Here’s something interesting from the FAQ for Aeroplan:

Why is Aeroplan increasing their Contact Centre service fee?


Why is Aeroplan increasing their Contact Centre service fee?


In support of our efforts to enhance your Aeroplan experience, effective October 01, 2005, we will increase the Contact Centre service fee to $30.00 plus applicable taxes per passenger for Airline rewards.

The service fee will be used to improve your Aeroplan Contact Centre experience. You can look forward to Aeroplan product enhancements and new technology such as speech enabled customer service support.

Now the interesting thing about this, to me, is that they consider this speech enabled customer service support to be an added benefit. Have you ever tried been subjected to speech recognition when you call for customer service? I first experienced it with UPS. I would call, and it would ask me to read in the tracking number, which is about 26 digits and letters long. After that, it would transfer me to a real human, and I’d have to read the tracking number again, because they obviously don’t trust the speech recognition to have gotten it right. Why would they use it if they don’t trust it? It just makes the system slower and more annoying to use.

More recently, Bell has started using “Emily” the robot to answer your customer service questions. Emily will ask you what you want, and after an uncomfortably long-ish pause, “she” reads back what you just said and asks you if that’s what you meant to say. It’s a bizarre and frustrating experience, and although it might be faster than the “old fashioned” touch tone system, it sure seems slower.

Since then, I’ve noticed a number of other companies using this speech recognition stuff to replace real people. I’ve never felt better served by an automated system than I have by real people. Recently, I’ve had to deal with American Express and Visa because of my lost wallet. In both cases, I found the customer service from the real human beings there to be very good. American Express, in particular, was quite helpful, due in part, I’m sure, to the fairly hefty fees I pay them every year for my membership. The human customer service rep was able to quickly correct a few problems created by their useless Internet self-help system.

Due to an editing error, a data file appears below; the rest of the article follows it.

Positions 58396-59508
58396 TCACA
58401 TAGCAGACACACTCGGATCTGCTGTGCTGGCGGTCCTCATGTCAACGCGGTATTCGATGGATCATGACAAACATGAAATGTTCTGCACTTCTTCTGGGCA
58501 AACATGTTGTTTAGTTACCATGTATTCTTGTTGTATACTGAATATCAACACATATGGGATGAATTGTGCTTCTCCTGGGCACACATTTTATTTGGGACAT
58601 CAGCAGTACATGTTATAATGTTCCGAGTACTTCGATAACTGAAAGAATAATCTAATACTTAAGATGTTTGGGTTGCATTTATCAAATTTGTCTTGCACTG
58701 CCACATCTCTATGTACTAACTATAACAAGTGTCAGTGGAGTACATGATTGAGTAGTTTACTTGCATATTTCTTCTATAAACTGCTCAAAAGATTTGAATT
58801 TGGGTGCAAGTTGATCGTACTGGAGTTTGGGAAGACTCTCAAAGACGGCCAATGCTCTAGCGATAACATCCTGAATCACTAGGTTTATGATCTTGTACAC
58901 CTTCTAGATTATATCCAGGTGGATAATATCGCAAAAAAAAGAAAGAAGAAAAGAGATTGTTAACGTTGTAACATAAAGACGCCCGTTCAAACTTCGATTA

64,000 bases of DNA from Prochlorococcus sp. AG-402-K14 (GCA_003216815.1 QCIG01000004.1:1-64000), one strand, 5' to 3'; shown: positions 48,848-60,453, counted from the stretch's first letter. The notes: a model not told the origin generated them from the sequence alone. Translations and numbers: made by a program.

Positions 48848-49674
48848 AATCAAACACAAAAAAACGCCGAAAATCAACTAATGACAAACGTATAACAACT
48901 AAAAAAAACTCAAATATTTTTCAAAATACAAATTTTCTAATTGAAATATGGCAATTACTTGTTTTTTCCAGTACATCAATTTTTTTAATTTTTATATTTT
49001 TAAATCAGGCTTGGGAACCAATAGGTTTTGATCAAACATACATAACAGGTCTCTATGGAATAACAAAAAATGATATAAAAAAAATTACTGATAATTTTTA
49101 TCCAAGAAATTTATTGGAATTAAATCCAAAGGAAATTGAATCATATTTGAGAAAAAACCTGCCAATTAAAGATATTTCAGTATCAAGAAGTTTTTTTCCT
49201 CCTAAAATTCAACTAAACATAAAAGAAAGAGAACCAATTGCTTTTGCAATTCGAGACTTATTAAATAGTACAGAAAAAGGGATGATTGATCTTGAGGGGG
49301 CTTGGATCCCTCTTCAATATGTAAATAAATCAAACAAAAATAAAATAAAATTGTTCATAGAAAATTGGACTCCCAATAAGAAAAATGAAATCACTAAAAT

Don’t get me started on Internet self-help systems. Some of them are good. I like most Internet banking sites that I’ve used. ING Direct’s is awesomely simple and straightforward. They’re a pretty cool company overall, I think. CIBC’s and Royal Bank’s Internet banking systems are both well-designed too.

There are a couple of pretty worthless ones though. Cogeco’s is a mess. There are a couple of different logins to remember depending on what you want to do. There’s no need for that. One login per company should be enough. Fortunately I don’t have to use it too often.

The worst by far is anything made by Bell Canada. I won’t talk about their Business Internet management website, because unless you’re paying Bell double the money for a business account that is not as good as your home Internet, you won’t have to deal with the ugly Java application they’ve written to torture you when you’re trying to manage your account. If you’re a home user, you have to deal with Bell’s “One Bill” system that promises to consolidate all of your bills into one, so you can pay it all at once–that is, unless you have Bell Mobility service, which can’t be combined with anything else. Account management is scattered all over the place, and half the time it doesn’t work. I’ve tried three times in the last two months to pay my One Bill online with a credit card, and it says it has accepted my credit card, but it never takes the payment. What the hell? They don’t want my money? I’m going to have to call Emily and beg her to let me talk to a real person so I can pay my One Bill.

Anyway, this rant was supposed to be about Aeroplan, and it got a bit sidetracked. What I really wanted to say is that Aeroplan is not fooling me with their bullshit FAQ. They are not using speech recognition to “improve your Aeroplan Contact Centre experience.” They’re doing it to finance the replacement of actual helpful human beings. To charge $30 to fund our own frustration just adds insult to injury.